So you’re on the hunt for something new, something fun that you can take on as a hobby. Underwater painting is the perfect option when you’re looking for a unique activity. Movement underwater isn’t easy, to begin with, and add painting on top of that, and it’s an activity that takes a lot out of a person. Whether you’re looking for something to do alone or with friends, this is the perfect way to spend time productively.
But a fair word of warning: underwater painting is not something you can master without knowing anything about it. Proper preparation and tools are essential so you can make your underwater paintings a success, both underwater and above. Learn all about it before you get started.
Supplies and Gear Matter
There are many challenges that painting underwater brings, and one of them is finding the right supplies. Not all paints and tools work in water, and you might find that your paint starts dissolving in water before you even get started. You will need to invest in waterproof paints, paintbrushes, and surfaces. You can’t put normal paper or other soluble painting surfaces underwater, and it might be helpful to research different types of waterproof surfaces before you get started.
But it’s not just painting supplies you should be concerned about. Swimming apparel is just as important as art supplies, and you need to invest in swimming gear that feels comfortable and durable. You will also need swimming goggles that provide clear vision even when you’re underwater. Be mindful of the water pressure, and buy tools that can withstand the pressure to not waste resources or money!
Practice Your Breathwork Beforehand
This might seem like a no-brainer, but you can’t hold your breath forever and will need to come up for air. But that doesn’t mean you can’t extend your time underwater as much as possible. Practicing your endurance by doing activities like cycling and interval training can help improve your lung capacity. You can also practice breathwork by swimming consistently before you start with underwater painting.
Plan Your Art
While the physical act of painting might start once you’re fully submerged, it doesn’t hurt to visualize what you’re planning on painting. You have limited time underwater, and to make the most of it, planning your art beforehand is crucial. There are many factors at play when you’re painting underwater, and that includes lighting, perspective, colors available, and more.
If you’re lost on what to paint once you’re underwater, it never hurts to find inspiration elsewhere. You can search for artists who paint underwater to see what’s possible and what isn’t. If you don’t paint or do any other type of art, it might be hard to replicate what these artists do, but it’s a good starting point to get inspired on your own.
Be Mindful of Proportions
Your perception of space, light, and distance are all distorted once you go underwater. While this might not affect much, it can make your painting turn out much more different than expected. If your aim is to paint a realistic painting, it might be helpful to understand how your proportions will be affected by the water.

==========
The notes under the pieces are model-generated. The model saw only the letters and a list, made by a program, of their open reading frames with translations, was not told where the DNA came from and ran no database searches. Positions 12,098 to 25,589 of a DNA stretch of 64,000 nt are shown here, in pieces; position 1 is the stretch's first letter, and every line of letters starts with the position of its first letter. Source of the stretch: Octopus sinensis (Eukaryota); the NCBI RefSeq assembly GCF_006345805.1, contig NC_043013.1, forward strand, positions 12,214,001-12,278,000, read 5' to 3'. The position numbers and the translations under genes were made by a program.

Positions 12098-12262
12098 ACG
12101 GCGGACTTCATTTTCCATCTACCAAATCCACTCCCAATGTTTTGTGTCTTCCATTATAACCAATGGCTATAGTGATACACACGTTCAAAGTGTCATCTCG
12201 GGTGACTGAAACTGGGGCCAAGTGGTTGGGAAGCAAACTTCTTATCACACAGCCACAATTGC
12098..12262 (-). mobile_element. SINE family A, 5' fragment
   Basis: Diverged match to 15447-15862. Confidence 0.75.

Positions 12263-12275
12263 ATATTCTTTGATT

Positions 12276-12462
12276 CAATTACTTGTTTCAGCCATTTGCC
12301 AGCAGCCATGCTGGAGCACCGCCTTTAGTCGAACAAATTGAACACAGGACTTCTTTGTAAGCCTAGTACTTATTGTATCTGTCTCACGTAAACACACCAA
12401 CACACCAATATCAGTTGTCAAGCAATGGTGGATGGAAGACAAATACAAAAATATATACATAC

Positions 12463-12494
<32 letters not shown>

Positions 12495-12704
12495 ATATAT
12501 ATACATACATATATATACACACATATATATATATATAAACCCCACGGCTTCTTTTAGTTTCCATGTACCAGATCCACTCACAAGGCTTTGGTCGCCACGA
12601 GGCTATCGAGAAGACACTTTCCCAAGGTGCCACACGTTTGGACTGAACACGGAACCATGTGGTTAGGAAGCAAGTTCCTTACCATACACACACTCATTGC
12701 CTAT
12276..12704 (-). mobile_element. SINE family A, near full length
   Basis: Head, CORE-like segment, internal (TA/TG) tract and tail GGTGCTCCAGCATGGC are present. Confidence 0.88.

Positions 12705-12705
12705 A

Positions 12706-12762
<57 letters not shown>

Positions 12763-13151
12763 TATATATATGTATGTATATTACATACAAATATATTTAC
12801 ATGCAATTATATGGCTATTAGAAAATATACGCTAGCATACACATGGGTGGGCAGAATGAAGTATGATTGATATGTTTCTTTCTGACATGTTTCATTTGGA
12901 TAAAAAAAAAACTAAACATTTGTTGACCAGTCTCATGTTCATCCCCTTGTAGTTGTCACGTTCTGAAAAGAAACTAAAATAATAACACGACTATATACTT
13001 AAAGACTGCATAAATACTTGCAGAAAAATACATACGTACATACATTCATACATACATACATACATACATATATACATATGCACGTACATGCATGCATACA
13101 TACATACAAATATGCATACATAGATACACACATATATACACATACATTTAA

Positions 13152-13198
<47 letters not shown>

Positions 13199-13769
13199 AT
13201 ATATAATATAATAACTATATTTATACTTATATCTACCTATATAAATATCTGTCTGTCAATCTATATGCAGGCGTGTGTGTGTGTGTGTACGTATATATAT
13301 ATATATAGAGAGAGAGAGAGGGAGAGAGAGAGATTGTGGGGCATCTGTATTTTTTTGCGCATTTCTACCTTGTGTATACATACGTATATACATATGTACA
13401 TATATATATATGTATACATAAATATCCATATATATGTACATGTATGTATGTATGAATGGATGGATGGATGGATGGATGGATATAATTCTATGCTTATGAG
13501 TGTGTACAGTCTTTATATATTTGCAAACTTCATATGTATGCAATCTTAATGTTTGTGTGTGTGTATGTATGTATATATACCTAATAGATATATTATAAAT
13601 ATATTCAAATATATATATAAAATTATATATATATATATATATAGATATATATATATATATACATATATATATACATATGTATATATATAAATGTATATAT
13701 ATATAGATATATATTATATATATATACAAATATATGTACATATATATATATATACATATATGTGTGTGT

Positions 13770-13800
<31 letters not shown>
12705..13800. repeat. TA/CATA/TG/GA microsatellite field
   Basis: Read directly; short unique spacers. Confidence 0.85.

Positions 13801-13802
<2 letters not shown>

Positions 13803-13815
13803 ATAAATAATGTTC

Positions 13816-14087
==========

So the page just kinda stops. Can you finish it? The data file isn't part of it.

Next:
Use Natural Lighting
You have to make the most of what’s around you when you’re underwater, and that includes the natural light filtering through the water. If you go in too deep, chances are that you won’t be able to find as much lighting available to see your painting. Place yourself in a position underwater where you can make the most of the light and lack thereof.
Ideally, your canvas should have an ideal combination of light and shadow. If you don’t have that, try finding a position underwater where both are easily visible. You might have to experiment with several angles and positions before you find the right blend of natural lighting to use for your masterpiece.
Consider The Water Movement
Depending on whether you’re painting underwater in a swimming pool or in a natural waterbody, the water movement can differ. A swimming pool may have stimulated movements that you can predict, but that’s definitely not the case if you’re underwater in the sea or a river. If you can anticipate the water movement, it can help a lot when you actually start painting.
Adapt your brushstrokes and technique after you notice how the water movement is changing the way you paint. You might find that added pressure when the water is moving makes it more difficult for you to control your movement. Understand what the water movement is doing to your painting style before you start making changes.
Embrace the Imperfections
You’re not going to become a maestro of underwater painting, and your first few paintings might not turn out how you were expecting them to at all. It’s important to embrace the imperfections that your underwater paintings may have because that’s what makes them special. Practice makes perfect, and consistency is crucial to achieving your vision.
Whether it’s soccer, motorsports, or underwater painting, all require consistent effort and dedication when you want to excel at it. Don’t give up on your first try, and keep trying until you get the results you want!